On the morning my beloved grandfather, Grandy, passed away, I drove home from his house, with words filling my mind and heart. We knew he was "on his journey" as the hospice nurses told us, and so my mother and I slept at my grandparents' house that last night. Grandy was in a deep sleep, in a hospital bed in his room. I remember, at 20 years old, I was wearing a nightgown with dogs on it, sleeping on the couch in the den. I recall my mother waking me up, saying Grandy was gone, she had heard his last breath. I remember when they came to take him away- I couldn't watch, stayed in the den as they carried him out of the house he loved so much, past the garden he tended with so much care.
When I walked in the door after that drive home, I went straight to the computer and typed. I composed his eulogy as I drove, and as I sat at the computer, my tribute to Grandy took form. I found a poem, Tribute on the Passing of a Very Real Person, which was the closing to my eulogy. Standing in the church and reading it aloud on the day of Grandy's funeral was one small thing I could do to honor him after a lifetime of being blessed by his presence.
This is why I write.
Since then, I've written wedding toasts, letters of recommendation, poems, cards, songs, letters, blog posts. Last December, another eulogy for one of the dearest persons in my life, my Grandma (Grandy's wife).
Life hands us many moments. Big moments, small moments, life-altering times and times when we pause our own life just to notice. Writing is a tool for all the moments- it allows you to honor those who deserve loving tributes, whose lives mattered so very much. It allows you to celebrate those taking big leaps into new futures or new relationships or bringing a new life into this world. Your written words are you recognizing and acknowledging these moments, as only you can, through your perspective, your unique lens. Your writing is a gift.
Sometimes it is a gift to yourself. It's your way of processing life, your worries, your hopes, your frustrations, your passions. Becoming a blogger has been such a gift in my life. It's allowed me to catch moments before they become memories, to grow in my thoughts and ideas about teaching, to hear the stories of other bloggers in our community. Each week, as I read Slice of Life posts, I am changed by what I read. Stories fill my mind and heart and I remember these stories, and though I've never met most of the bloggers, I feel we are friends. I go back to them. Bonnie's letters to Tuvia. Mary Ann's bravery as she blogs so vulnerably about life after losing Rob. Dana's stories of the moments with her daughters. Barbara's tales of her adventures in retirement, her travels, her nature walks, her relationship with her daughter. Julieanne's memorable story of being a child at swimming class, overhearing an unkind conversation. Michelle's honesty and passion for being a writer. Stacey's moments as she "raises a literate human" (now two humans!) Carrie's tale of a young student coping with a tragic loss. And so many more stories that have captivated my heart, like favorite books I've read- these blog posts live in me.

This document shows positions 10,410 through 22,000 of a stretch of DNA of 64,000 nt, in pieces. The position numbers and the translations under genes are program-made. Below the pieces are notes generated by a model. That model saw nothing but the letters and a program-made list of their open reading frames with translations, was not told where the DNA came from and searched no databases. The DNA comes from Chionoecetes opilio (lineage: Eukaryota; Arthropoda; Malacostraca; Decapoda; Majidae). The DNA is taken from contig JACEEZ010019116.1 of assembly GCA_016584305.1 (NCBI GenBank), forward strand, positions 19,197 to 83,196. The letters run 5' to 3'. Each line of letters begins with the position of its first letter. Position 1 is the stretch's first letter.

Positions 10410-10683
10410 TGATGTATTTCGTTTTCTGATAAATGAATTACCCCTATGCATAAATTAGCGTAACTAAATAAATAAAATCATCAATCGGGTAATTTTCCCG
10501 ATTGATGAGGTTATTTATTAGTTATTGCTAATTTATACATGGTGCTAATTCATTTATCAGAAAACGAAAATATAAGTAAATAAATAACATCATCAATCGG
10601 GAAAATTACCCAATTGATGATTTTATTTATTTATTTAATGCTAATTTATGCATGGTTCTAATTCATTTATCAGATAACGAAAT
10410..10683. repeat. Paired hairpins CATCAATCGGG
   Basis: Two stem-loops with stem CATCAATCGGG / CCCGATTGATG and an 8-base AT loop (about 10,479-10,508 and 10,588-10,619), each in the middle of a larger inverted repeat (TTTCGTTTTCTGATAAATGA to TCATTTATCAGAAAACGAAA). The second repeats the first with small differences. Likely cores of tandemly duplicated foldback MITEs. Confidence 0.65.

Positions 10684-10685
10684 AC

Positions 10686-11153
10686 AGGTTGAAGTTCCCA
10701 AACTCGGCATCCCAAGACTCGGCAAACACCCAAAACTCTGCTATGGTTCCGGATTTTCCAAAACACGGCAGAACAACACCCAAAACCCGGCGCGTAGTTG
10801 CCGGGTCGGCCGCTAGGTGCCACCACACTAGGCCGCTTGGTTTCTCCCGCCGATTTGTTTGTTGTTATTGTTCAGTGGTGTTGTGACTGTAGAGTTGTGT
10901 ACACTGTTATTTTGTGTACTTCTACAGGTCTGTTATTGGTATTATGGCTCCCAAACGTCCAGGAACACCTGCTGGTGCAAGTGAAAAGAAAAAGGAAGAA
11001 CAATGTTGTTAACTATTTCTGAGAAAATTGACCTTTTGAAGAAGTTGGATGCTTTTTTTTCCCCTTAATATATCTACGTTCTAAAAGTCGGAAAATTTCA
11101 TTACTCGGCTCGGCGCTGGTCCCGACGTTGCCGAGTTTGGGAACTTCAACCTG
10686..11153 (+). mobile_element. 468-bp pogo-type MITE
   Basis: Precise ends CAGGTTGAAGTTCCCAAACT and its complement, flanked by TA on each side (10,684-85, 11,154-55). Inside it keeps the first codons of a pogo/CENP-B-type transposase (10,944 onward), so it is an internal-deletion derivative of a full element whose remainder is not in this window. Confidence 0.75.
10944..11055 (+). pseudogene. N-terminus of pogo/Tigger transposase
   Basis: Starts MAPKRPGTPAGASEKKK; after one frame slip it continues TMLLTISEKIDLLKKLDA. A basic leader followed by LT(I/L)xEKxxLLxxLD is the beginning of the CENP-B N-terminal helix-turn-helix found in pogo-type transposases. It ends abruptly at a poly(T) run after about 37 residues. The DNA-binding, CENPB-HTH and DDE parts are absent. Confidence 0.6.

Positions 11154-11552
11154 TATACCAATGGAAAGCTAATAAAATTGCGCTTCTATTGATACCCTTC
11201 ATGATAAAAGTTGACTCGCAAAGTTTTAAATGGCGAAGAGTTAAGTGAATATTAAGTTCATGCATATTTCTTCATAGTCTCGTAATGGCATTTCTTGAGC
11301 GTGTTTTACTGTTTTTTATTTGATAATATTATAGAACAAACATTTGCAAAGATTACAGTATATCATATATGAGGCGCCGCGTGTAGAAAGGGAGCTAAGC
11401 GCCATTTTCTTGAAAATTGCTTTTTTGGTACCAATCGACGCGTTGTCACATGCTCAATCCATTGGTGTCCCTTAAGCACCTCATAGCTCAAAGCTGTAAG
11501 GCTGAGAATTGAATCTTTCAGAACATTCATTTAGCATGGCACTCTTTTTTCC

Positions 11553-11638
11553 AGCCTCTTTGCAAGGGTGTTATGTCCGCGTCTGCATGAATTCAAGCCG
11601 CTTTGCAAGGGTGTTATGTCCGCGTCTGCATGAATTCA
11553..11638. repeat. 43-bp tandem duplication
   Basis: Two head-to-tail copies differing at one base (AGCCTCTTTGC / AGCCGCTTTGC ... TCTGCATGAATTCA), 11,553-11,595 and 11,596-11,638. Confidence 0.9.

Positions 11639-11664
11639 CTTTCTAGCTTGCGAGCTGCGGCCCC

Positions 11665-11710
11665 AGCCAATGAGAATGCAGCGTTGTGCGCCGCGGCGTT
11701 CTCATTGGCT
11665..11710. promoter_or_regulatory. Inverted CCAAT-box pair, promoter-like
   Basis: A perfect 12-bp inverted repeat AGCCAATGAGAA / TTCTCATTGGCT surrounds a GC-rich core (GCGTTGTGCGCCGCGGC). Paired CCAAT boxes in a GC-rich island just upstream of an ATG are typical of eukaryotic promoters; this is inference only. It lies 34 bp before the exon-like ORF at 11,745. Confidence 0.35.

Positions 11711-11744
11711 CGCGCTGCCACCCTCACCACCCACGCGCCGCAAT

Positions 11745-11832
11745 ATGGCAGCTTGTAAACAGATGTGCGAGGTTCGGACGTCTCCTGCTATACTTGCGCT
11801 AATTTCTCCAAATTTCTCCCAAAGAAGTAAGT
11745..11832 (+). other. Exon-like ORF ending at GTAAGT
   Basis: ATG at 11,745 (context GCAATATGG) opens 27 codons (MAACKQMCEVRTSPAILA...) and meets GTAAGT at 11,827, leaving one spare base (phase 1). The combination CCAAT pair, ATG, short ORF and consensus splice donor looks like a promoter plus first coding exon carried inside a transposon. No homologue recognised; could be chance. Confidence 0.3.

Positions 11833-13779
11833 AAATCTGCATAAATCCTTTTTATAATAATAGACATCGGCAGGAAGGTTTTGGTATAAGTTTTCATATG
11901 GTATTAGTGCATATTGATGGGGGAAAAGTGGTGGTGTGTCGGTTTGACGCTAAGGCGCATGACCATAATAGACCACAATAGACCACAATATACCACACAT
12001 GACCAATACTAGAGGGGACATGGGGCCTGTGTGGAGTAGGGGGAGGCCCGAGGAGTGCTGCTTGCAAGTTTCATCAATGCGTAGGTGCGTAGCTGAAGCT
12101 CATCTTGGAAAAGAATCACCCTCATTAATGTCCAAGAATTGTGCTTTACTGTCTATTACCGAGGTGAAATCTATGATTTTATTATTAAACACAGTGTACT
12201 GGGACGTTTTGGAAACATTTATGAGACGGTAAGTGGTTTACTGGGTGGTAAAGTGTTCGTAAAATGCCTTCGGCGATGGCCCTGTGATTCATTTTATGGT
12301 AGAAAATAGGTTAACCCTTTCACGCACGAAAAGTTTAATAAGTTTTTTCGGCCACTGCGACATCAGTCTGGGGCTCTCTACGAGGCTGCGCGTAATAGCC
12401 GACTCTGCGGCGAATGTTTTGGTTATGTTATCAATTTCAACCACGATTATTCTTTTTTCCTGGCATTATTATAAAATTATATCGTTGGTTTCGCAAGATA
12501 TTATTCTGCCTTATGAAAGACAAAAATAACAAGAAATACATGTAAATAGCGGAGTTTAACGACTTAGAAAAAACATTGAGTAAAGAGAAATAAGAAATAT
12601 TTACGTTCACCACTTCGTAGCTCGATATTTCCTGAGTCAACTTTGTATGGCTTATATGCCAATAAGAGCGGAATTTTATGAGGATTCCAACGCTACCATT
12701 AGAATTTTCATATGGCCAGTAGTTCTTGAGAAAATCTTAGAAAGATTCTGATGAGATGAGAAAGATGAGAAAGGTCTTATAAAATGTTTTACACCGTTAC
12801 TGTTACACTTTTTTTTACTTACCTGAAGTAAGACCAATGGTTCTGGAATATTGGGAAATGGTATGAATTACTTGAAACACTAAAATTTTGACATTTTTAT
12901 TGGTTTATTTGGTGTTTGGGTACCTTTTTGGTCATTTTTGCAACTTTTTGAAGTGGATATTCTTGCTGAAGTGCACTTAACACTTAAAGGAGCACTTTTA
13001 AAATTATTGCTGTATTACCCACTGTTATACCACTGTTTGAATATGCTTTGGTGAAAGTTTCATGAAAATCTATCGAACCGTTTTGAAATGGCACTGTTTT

I'm so glad that others write, because I am grateful to read works that make me feel deeply and feel grateful to be alive, despite all the ugliness out there. This weekend, I read and fell in love with Peter Brown's The Wild Robot. I am a better person for reading this book and knowing the main character, Roz.
And so, I breathe, I live, I read, I write. I try to make sense of things. I try to be grateful for people. I try to reflect, question, wonder, get to the other side of the confusion by writing. I want my children to know, through my words, how much I love them. I want to be a better me, and do my part to make a better world, through my words. This is why I write.